In 2007, the Carrodus Guarneri was purchased by a wealthy patron for Australian violinist Richard Tognetti, artistic director of the Australian Chamber Orchestra, to use. The Carrodus is currently valued at $10 million.

    Did you know?

    Somehow, the Carrodus Guarneri survived unscathed, the 1955 car crash that killed its then owner Ossy Renardy.

  15. Lady Blunt
  16. Current Value: $15.9 Million
    Year Created: 1721
    Maker: Antonio Stradivari
    Country of Origin: Cremona, Italy
    Notable Players and Owners: Lady Anne Blunt; Jean-Baptiste Vuillaume; Richard Bennett
    Lady Blunt
    photo source: Wikimedia Commons

    Before its record was broken in 2012 by the Vieuxtemps Guarneri, the Lady Blunt Stradivarius was the most expensive violin ever sold. At the time, the Lady Blunt was owned by the Nippon Music Foundation. However, following the 2011 Tōhoku earthquake and tsunami, the Nippon Music Foundation decided to put the Lady Blunt up for sale to raise money for relief efforts. The anonymous winner of the online auction snagged the Lady Blunt for a cool $15.9 million.

    The Lady Blunt is one of two Stradivarius that are in excellent condition. Like The Messiah, the Lady Blunt has mostly been un-played. The last time the Lady Blunt was played was in 1971 by Yehudi Menuhin.

    Did you know?

    The Lady Blunt Stradivarius is named for its second owner, Lady Anne Blunt, the daughter of Ada Lovelace and granddaughter of Lord Byron.

  17. Vieuxtemps Guarneri
  18. Current Value: $16 Million
    Year Created: c.1741
    Maker: Guiseppe Guarneri
    Country of Origin: Cremona, Italy
    Notable Players and Owners: Henri Vieuxtemps
    Vieuxtemps Guarneri
    photo source: The Strad


    Back in 2010, the Vieuxtemps Guarneri, an 18th century violin from luthier Guiseppe Guarneri, was put up for sale with an estimated price tag of $18 million. The Vieuxtemps Guarneri was finally sold in 2012, by J&A Beares Ltd in collaboration with Paolo Alberghini and Julie Reed Yeboah, to a mysterious buyer for an undisclosed sum. It was later revealed that the buyer paid more than $16 million for the Vieuxtemps Guarneri. Additionally, the buyer gave American violinist Anne Akiko Meyers exclusive rights to play the Vieuxtemps Guarneri for the rest of her life.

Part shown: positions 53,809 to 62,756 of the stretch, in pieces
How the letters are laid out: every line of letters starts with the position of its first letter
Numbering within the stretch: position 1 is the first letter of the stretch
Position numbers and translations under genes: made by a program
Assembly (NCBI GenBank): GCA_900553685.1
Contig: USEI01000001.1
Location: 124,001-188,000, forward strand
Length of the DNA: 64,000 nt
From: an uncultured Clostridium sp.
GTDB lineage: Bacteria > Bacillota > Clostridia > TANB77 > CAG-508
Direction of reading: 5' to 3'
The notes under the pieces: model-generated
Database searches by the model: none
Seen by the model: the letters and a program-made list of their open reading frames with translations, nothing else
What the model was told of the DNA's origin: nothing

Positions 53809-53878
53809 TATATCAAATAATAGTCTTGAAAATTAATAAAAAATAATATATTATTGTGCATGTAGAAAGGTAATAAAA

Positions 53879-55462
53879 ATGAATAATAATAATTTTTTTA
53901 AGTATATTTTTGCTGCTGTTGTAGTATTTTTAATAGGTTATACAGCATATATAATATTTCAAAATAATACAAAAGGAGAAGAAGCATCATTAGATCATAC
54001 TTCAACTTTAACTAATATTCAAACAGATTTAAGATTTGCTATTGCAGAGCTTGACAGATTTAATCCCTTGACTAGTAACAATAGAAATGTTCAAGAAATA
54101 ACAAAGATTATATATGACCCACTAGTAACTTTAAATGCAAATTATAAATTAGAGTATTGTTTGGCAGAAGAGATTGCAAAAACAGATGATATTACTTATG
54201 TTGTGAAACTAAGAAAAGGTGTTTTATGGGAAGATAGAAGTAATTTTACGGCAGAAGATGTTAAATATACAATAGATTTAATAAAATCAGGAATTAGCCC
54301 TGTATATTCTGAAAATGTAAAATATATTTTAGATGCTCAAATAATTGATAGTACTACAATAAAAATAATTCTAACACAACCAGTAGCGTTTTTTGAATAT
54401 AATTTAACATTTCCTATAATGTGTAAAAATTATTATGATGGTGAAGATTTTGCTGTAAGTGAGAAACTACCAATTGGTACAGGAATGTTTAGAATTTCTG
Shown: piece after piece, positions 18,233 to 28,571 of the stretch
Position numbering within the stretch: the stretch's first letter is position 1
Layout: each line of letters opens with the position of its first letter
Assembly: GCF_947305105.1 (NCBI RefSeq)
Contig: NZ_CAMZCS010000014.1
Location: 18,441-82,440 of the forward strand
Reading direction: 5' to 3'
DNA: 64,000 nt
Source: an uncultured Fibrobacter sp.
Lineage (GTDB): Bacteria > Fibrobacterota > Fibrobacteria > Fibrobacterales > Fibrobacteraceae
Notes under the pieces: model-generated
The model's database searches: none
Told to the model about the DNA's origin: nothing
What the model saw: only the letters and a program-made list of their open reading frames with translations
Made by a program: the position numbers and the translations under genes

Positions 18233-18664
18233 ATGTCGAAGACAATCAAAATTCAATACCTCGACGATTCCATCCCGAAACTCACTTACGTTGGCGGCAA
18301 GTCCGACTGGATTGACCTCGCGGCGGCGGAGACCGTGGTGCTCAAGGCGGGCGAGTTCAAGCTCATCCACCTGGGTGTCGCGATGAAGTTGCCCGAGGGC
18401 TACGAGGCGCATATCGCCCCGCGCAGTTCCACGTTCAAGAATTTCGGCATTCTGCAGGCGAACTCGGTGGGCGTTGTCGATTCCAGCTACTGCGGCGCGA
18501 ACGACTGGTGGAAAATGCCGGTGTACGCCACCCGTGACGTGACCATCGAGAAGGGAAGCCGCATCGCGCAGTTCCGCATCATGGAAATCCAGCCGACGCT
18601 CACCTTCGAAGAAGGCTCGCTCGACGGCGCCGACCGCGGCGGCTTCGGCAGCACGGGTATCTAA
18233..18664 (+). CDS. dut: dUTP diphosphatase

Did you know?

    The Vieuxtemps Guarneri is named for its most famous owner, 19th-century Belgian virtuoso and composer Henri Vieuxtemps, who loved the violin so much he wanted to be buried with it.

  19. The Messiah
  20. Current Value: $20 Million
    Year Created: 1716
    Maker: Antonio Stradivari
    Country of Origin: Cremona, Italy
    Notable Players and Owners: Count Cozio di Salabue; W.E. Hill
    The Messiah
    photo source: Wikimedia Commons

    Appropriately dubbed “The Messiah,” this Stradivarius original, with an estimated value of $20 million, is currently the rarest and most valuable violin in the world. It is believed to be the last remaining Stradivarius in brand new condition, meaning The Messiah has never been played. According to The Messiah’s provenance, its pristine condition is due to the fact that it has always been a collector’s piece.

    The Messiah had remained in Stradivari’s workshop until his death in 1737. The violin was then sold to Count Cozio di Salabue in 1775, and for a time, the violin bore the name Salabue. After passing through a few more owners, The Messiah was bequeathed to the Ashmolean Museum in Oxford by the family of W.E. Hill in the second half of the 20th century.

    Did you know?

    The top of The Messiah is made from wood from the same tree as a P.G. Rogeri violin of 1710.